Facing growing attacks on Muslims, CAIR has launched a new website, Islamophobia.org, to monitor and challenge the growing anti-Muslim bigotry.
On Tuesday, November 4, at least five shots targeted the Islamic Society of the Coachella Valley, sending a shockwave among the valley’s Muslim community.
Last September, CAIR published “Know Your Rights and Responsibilities” pocket guide that tells American Muslims to report any actual knowledge of criminal activity without being asked by law enforcement authorities.
According to a report by CAIR and the University of California, Berkeley’s Center for Race and Gender, Islamophobia has been on the rise in the US.
Exhausted of being apologetic for ISIL atrocities, US Muslims are bearing the brunt of the militant group crimes despite their frequent condemnations of ISIL.
“They are barbaric,” Chaudry, who also works for CAIR, said.
“There’s nothing Muslim about ISIS. In actuality, the vast majority of their victims are Muslims.
“The kinds of atrocities they’re engaged in in no way reflects the true ideals of Islam.”
Netherland Mosques Attacked
Reflecting a worrying anti-Muslim trend in the Netherlands, a recent research on anti-Muslim violence in the European country has found that approximately 69% of mosques have experienced at least one attack or more during the last ten years.
“I cannot predict a significant growth or decline of attacks against mosques for the near future,” researcher Ineke van der Valk, the author of the book ‘Islamophobia and Discrimination’, told OnIslam.net.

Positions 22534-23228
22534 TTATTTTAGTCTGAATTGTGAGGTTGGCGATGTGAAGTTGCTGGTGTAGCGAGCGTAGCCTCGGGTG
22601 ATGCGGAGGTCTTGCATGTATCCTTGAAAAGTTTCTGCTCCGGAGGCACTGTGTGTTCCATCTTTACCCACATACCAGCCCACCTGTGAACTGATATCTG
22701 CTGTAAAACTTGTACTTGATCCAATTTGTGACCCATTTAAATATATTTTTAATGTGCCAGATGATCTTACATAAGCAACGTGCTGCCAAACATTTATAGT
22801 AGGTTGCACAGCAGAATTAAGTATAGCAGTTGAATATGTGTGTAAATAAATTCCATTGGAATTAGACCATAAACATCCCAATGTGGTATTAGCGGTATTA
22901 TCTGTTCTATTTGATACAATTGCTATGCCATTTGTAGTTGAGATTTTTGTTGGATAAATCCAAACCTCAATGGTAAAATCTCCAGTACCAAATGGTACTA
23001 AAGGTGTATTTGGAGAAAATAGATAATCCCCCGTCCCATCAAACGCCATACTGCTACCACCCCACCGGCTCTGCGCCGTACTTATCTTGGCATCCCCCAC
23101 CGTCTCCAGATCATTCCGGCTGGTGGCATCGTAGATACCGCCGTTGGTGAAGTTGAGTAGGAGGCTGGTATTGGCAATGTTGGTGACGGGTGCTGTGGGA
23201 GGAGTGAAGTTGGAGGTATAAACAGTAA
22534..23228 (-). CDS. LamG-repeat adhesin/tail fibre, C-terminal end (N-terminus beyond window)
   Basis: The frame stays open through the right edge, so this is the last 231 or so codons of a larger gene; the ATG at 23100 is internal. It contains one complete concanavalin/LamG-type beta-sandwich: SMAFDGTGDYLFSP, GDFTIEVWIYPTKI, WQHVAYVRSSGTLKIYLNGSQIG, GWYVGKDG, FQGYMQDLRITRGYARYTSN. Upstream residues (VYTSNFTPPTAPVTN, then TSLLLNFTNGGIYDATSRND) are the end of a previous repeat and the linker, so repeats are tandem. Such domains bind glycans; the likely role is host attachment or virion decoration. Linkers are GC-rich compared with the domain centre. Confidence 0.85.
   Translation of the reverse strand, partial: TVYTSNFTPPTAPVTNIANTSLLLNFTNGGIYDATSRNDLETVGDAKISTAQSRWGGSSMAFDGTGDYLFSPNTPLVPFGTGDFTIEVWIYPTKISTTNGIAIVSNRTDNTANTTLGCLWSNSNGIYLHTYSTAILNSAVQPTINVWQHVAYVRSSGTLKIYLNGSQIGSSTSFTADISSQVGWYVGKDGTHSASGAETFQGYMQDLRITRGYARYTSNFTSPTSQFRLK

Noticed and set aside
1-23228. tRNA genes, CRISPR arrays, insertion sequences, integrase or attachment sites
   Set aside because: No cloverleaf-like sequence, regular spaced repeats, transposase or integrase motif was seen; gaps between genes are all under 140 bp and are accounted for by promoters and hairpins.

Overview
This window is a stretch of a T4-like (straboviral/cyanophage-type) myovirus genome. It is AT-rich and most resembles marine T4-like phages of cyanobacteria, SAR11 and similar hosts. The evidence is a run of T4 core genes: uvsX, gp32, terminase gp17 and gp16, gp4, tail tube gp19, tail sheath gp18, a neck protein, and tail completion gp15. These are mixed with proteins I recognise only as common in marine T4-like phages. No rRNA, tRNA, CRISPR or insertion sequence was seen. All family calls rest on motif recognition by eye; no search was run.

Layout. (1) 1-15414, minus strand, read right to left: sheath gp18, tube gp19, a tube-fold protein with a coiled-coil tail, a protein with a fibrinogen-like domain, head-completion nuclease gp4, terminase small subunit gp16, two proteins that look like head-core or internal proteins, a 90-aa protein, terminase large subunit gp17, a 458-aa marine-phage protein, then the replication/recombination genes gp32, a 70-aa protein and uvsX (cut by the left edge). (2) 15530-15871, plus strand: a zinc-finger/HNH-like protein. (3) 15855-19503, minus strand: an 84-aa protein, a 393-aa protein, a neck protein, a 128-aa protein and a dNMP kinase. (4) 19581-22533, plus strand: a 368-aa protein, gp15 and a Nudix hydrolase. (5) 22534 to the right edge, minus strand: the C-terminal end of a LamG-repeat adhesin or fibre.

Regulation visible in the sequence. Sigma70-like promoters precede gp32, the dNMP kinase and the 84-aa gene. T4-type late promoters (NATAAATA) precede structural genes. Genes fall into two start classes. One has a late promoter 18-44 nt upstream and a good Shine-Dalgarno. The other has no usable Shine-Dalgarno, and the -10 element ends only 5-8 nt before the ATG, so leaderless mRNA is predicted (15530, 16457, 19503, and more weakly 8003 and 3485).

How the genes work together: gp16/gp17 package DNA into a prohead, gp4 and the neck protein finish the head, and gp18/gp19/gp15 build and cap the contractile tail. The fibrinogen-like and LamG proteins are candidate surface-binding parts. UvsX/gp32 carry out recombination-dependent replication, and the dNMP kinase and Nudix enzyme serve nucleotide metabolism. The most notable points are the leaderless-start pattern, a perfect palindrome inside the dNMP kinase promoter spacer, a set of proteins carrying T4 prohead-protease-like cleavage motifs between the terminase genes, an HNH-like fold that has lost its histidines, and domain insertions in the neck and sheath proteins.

“Many of these attacks appear to be a response to national or international events (like terrorist attacks) and obviously those cannot be predicted by me.”
Focusing on the amount and characteristics of attacks on mosques, the Muslims’ houses of worship, the research closely monitor trends and development in relation to multiculturalism and Islamophobia for many years.
According to the research, the Netherlands has approximately 450-475 buildings that are in use as a mosque.
It lists information of over 70 mosques in the country, indicating that approximately 69% of those mosques had experienced at least one attack or more during the last ten years.
The most common attacks were smashed windows, followed by slurs or anti-Islamic comments sprayed with graffiti and arson.
Other types of attacks include aggression against mosque personnel, amounting to death threats to Muslims in general or to a specific Mosque by email or phone.
For example, a Rotterdam-based mosque received various letters with content like ‘Death to all Muslims’. Other mosques received envelopes containing pornographic content or messages that contain blasphemy.
Other anti-mosque attacks included putting head or different other body parts or blood of either pigs or sheep at the buildings or on the terrain surrounding it.
Released in 2012, Van der Valk’s book, Islamophobia and Discrimination, has since been translated to English, French, German and Italian.
Muslims make up one million of the Netherlands’s 16 million population, mostly from Turkish and Moroccan origin.